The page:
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Russia: Grand Chamber to examine life prisoner sentencing policy

Human rights judges are set to look again at the treatment of life prisoners when the European Court examines a complaint from two Russian inmates.

The case Khamtokhu and Aksenchik v. Russia (application nos. 60367/08 and 961/11) has been brought by Alsan Bachmizovich Khamtokhu and Artyom Aleksandrovich Aksenchik. They are currently serving life sentences in the Yamalo-Nenetskiy Region following their convictions of a number of serious crimes.

Khamtokhu was found guilty in December 2000 of multiple offences, including escape from prison, aggravated assault on police officers and illegal possession of firearms. His conviction was upheld on appeal by the Supreme Court first in October 2001 and, following a quashing by way of supervisory review and fresh consideration of the case, again in June 2008.

Aksenchik was found guilty of three counts of murder in April 2010. His conviction was upheld on appeal by the Supreme Court in August 2010.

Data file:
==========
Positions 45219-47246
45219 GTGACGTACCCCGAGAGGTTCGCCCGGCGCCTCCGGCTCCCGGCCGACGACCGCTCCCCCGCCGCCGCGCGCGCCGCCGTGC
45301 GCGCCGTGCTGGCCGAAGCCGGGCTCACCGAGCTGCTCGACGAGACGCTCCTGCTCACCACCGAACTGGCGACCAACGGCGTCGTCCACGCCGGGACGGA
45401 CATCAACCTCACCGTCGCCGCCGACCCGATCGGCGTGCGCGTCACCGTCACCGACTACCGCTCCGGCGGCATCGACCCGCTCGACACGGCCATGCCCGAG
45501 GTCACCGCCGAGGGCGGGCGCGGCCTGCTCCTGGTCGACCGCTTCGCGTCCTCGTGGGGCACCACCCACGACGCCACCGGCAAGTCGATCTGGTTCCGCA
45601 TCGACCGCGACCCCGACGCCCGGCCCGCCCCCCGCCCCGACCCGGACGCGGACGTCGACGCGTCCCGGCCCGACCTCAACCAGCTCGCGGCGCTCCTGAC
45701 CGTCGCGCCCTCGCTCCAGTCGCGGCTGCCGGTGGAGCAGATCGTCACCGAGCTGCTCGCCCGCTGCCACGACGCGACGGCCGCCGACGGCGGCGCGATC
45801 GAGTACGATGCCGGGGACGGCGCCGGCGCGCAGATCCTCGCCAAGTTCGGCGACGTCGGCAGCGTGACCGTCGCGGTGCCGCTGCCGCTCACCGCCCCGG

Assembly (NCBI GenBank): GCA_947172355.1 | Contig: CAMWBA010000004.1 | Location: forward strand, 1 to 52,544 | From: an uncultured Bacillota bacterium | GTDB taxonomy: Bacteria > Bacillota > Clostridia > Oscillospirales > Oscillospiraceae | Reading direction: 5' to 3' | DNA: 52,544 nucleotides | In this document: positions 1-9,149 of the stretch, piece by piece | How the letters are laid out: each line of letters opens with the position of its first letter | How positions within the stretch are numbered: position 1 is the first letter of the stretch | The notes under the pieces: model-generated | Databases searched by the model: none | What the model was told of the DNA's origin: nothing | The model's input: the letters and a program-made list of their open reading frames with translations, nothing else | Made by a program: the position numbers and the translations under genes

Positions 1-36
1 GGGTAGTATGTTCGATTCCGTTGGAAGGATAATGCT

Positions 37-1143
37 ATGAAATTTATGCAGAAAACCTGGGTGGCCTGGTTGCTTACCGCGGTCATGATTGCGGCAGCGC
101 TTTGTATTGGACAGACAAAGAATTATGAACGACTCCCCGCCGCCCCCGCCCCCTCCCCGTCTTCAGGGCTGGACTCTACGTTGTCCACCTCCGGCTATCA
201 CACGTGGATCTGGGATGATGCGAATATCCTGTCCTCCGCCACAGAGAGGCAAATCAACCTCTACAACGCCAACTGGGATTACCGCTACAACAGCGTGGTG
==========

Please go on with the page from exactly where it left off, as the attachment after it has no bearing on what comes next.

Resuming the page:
Both men were sentenced to life imprisonment under Article 57 of the Russian Criminal Code which provides that a sentence of life imprisonment may be imposed for certain particularly serious offences. However, such a sentence cannot be imposed on women, persons under 18 when the offence was committed or over 65 when the verdict was delivered.

In their applications to the European Court, the applicants allege that, as adult males serving life sentences for criminal offences, they are discriminated against as compared to other categories of convicts who are exempt from life imprisonment by operation of law.

They rely on Article 5 (right to liberty and security) taken in conjunction with Article 14 (prohibition of discrimination) of the European Convention on Human Rights.

The applications were lodged with the European Court of Human Rights on 22 October 2008 and 11 February 2011 respectively. A decision on the admissibility was adopted by the court on 13 May 2014, declaring admissible the applicants’ complaints under Articles 14 in conjunction with Article 5 of the convention.

The chamber to which the case had been allocated relinquished jurisdiction in favour of the Grand Chamber on 1 December 2015.

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